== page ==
(Vestibular < 6 months post)

Subacute

(CVA 2 to 6 months)

(SCI 3 to 6 months)

Chronic

(> 6 months)

StrokEDGE

R

R

R

 

Recommendations based on level of care in which the assessment is taken:

 

Acute Care

Inpatient Rehabilitation

Skilled Nursing Facility

Outpatient

Rehabilitation

Home Health

MS EDGE

R

R

R

R

R

StrokEDGE

R

R

R

R

R

 

Recommendations based on EDSS Classification:

 

EDSS 0.0 – 3.5

EDSS 4.0 – 5.5

EDSS 6.0 – 7.5

EDSS 8.0 – 9.5

MS EDGE

R

R

R

R

 

Recommendations for entry-level physical therapy education and use in research:

 

Students should learn to administer this tool? (Y/N)

Students should be exposed to tool? (Y/N)

Appropriate for use in intervention research studies? (Y/N)

Is additional research warranted for this tool (Y/N)

MS EDGE

No

Yes

Yes

No

StrokEDGE

No

Yes

Yes

Yes


 

Considerations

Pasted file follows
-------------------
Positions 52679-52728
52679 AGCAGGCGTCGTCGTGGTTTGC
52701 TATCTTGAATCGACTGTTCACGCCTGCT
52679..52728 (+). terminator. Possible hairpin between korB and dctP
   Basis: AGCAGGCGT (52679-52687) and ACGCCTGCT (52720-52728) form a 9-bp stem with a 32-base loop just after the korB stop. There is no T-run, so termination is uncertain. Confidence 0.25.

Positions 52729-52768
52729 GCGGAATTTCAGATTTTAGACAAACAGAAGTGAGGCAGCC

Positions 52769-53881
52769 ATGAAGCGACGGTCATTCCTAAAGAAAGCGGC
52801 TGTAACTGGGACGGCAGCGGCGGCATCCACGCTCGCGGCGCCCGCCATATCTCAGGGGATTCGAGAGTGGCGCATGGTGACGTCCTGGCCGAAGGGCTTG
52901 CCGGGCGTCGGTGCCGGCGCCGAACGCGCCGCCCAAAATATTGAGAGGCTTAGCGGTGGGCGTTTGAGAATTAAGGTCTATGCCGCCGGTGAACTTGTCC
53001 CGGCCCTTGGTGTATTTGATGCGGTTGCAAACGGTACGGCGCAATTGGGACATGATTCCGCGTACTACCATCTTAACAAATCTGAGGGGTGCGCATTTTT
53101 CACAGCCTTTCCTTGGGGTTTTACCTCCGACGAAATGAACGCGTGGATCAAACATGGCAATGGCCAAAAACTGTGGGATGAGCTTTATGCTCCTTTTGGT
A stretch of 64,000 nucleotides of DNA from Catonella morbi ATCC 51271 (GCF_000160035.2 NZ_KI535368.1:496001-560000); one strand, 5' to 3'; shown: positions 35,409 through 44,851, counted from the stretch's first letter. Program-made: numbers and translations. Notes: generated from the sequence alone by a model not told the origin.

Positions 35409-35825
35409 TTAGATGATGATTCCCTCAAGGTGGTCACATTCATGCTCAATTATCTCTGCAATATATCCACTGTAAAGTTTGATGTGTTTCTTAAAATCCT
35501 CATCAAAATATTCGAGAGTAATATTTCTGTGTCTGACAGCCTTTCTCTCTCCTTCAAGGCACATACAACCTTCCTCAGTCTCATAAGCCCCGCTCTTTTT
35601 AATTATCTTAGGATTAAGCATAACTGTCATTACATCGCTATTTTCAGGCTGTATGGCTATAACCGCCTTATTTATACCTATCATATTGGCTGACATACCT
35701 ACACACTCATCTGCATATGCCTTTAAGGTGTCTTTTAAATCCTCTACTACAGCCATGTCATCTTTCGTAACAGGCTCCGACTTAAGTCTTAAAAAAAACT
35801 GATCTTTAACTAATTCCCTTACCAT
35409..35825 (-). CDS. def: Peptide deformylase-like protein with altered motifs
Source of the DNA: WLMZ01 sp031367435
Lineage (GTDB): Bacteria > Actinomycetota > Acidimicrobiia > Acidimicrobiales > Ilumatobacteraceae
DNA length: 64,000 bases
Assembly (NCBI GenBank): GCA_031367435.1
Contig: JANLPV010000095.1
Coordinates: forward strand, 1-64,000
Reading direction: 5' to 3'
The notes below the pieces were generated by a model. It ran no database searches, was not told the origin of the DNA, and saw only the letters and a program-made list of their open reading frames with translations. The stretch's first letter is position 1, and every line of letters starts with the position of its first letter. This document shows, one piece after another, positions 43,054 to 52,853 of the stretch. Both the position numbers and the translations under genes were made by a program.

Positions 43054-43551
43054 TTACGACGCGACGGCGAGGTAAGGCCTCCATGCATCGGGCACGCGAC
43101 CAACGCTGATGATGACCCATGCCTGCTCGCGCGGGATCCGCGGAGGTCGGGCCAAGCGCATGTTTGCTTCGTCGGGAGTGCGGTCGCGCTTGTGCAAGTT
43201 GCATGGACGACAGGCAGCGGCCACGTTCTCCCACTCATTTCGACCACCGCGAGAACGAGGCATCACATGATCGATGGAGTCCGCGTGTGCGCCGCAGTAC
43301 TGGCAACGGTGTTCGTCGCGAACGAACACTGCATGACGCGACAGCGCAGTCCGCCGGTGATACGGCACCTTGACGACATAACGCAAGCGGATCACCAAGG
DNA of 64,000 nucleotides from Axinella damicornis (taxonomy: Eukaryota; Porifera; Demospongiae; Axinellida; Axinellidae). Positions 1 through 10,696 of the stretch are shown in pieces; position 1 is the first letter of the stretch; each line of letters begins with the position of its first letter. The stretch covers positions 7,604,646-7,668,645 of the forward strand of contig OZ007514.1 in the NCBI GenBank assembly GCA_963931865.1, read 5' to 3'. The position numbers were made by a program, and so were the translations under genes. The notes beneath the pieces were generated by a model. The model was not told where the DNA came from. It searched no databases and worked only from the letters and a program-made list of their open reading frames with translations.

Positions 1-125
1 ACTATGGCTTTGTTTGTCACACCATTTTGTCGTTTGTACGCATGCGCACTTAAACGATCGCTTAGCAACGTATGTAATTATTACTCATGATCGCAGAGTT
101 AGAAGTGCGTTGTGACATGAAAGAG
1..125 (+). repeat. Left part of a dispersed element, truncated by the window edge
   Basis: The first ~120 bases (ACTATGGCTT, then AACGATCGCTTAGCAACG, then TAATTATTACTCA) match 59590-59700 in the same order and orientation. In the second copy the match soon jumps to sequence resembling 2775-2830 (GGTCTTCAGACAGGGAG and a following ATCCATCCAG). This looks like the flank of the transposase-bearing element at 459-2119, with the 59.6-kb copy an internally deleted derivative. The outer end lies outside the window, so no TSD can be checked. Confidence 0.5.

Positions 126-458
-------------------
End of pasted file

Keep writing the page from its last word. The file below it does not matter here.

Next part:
Changing block surfaces to rubber, improved BBT scores 8% for controls and stroke survivors (both paretic and non-paretic hands), by reducing movement time for “finger closing” and “contact-to-lift”. This study suggests the need to modify daily objects with rubber and indicate need for therapy to focus on goal directed reaching and object grasping/releasing. (Slota et al, 2013)

 

Do you see an error or have a suggestion for this instrument summary? Please e-mail us!

 

Stroke

back to Populations

Standard Error of Measurement (SEM)

Acute and Chronic Stroke: (calculated from statistics in Chen et al, 2009; n = 62 volunteer participants who had sustained a stroke; mean age = 61 (9.9) years; median time post-stroke = 8 months)

 

(**Note: To calculate the Smallest Real Difference (SRD; aka Minimal Detectable Change MDC) the authors averaged the standard deviations from time points 1 & 2 rather than using the baseline standard deviation; thus, to calculate the SEM, an average standard deviation was used).

  • BBT More Affected Hand: SEM= 1.99
  • BBT Less Affected Hand: SEM= 2.84
  • BBT Spastic Group: SEM= 2.92
  • BBT Non-spastic Group: SEM= 2.23

Minimal Detectable Change (MDC)